Friday, March 9, 2012

Downing Mountain Lodge

Posted By on Fri, Mar 9, 2012 at 4:08 PM

We arrived on March 8 with low expectations. We were hoping for pow, but the forecast called for 50+ degrees and sun. Only a trace of snow had fallen recently. Pulling into the parking area, we saw some snow, but mostly bare ground.

Somewhat hesitantly, we began our approach up the icy road. We knew conditions would improve as we climbed, and soon we had our skis on, skinning on a thin layer of snow that quickly grew deeper and deeper. Before we knew it we arrived at the lodge, a warm fire greeting us to its spacious interior. Some friends had already arrived; more walked in 20 minutes later. Once our posse was complete, we fueled up, geared up and soon were skinning up Downing Mountain.

Our hosts—lodge owners John Lehrman and Jen Callahan—set a fast pace under broken gray skies. The work of skinning up 2000 vertical feet quickly separated our 10-person party, with stronger skiers quickly gaining the ridge while off-the-couchers bringing up the rear.

A couple hours (and a broken binding) later, I exited the trees and slipped into a broad meadow. From here the destination towered before us—a rocky and feature-filled ridge known fittingly as The Crown. After a few steeper turns it opened into a treeless low-angle bowl. Two faster skiers had already taken a run, leaving a beautiful pair of signature turns lacing from top to bottom in snow deeper and lighter than anyone had expected for the day.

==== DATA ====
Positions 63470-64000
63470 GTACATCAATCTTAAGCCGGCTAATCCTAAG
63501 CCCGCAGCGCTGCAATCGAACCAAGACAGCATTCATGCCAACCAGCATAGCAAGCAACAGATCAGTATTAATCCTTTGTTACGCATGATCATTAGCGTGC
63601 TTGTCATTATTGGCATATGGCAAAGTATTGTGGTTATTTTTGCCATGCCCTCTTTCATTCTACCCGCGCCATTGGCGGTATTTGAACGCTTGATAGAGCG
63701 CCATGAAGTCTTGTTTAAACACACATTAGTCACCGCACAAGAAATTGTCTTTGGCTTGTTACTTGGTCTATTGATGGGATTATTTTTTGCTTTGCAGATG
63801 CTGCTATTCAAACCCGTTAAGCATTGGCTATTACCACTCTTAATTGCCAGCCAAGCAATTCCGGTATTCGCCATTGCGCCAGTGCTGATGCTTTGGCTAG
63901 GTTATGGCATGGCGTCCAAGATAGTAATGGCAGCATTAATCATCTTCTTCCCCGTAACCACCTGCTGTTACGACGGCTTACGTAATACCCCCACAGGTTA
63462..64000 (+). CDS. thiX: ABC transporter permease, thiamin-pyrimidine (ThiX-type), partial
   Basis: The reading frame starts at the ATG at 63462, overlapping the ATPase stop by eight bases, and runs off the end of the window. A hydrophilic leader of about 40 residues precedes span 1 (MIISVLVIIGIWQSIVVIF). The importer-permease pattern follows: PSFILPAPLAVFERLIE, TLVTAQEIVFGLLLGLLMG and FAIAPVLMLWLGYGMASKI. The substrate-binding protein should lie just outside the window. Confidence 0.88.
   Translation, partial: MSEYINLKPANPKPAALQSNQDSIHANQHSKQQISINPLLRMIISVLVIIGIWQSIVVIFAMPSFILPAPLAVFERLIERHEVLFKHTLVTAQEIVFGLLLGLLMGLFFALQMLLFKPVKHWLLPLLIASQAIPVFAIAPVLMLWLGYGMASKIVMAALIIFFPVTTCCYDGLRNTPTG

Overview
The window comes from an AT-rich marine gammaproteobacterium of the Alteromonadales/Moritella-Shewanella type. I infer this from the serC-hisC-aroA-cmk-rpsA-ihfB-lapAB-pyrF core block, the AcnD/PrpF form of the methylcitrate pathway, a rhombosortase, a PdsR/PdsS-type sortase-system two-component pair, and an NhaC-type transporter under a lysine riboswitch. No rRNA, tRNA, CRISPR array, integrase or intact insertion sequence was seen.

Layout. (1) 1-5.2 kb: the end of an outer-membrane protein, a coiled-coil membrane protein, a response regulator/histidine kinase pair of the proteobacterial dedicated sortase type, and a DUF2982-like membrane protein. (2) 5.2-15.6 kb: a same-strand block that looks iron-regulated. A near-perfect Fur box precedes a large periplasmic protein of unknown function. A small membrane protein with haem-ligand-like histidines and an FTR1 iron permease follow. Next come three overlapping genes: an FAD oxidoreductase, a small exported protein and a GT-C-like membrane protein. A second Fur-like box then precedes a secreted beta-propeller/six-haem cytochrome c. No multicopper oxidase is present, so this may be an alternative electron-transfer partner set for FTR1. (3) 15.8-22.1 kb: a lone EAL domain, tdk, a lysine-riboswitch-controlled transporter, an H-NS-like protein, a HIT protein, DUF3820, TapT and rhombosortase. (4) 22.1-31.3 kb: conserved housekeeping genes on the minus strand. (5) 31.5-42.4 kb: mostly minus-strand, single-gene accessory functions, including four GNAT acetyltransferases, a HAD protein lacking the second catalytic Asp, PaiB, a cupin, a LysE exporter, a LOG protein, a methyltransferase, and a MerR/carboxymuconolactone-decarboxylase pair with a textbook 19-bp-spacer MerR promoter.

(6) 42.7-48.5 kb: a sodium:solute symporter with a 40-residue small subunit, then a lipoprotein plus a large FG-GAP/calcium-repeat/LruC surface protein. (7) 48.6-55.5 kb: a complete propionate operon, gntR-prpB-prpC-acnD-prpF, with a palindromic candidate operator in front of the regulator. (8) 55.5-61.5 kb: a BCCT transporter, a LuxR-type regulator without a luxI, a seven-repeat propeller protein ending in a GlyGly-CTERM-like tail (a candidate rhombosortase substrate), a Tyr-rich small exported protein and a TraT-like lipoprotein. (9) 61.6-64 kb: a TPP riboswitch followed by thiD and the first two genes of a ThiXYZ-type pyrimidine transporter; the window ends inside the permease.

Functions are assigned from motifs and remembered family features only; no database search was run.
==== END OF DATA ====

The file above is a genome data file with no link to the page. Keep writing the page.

Katy Garton wears the Crown.

The pow was perhaps boot-deep, and—thanks to the athletes in the group—the skin track was already in. Most of us took a lap or two, some took three while the Lehrmans boogied on down their very familiar mountain to prepare a feast we would get to enjoy just three hours later.

After destroying The Crown, we hit a line called Shore Break (a less committal portion of The Wave) and climbed to the top of Avie Bowl, the prominent slide path visible due west of Hamilton. Upon our host's recommendation, we stayed atop the bowl's southern ridge before dropping into the aptly named Long Run, a spaciously-treed and north-facing powder shot that goes and goes for 1600 glorious feet.

Arriving at the lodge we popped some beers and plowed into a delicious feast of homemade squash soup, steak with morels and fresh baked pie. A hot tub and a good night's sleep later, we went back up and did it again in snow nearly as dank as the first day, this time under brilliant bluebird skies.

Erik Samsoe rocks.

A few laps later and the sun started getting low to the west. We headed back toward Avie Bowl, this time taking a more direct line from the top of the bowl, and again found incredibly soft and deep snow.

Pleasure cruising high in the Bitterroots.

It was a great reminder, that while many were mountain biking, skiing resort corn, throwing disc golf and walking dogs in the grassy valley, creamy pow was still to be had in the high Bitterroots. By focusing solely on north- and northeast-facing aspects, we skied incredible snow, well into March, on a day that approached 60 degrees in the valley. We couldn't have asked for anything more.

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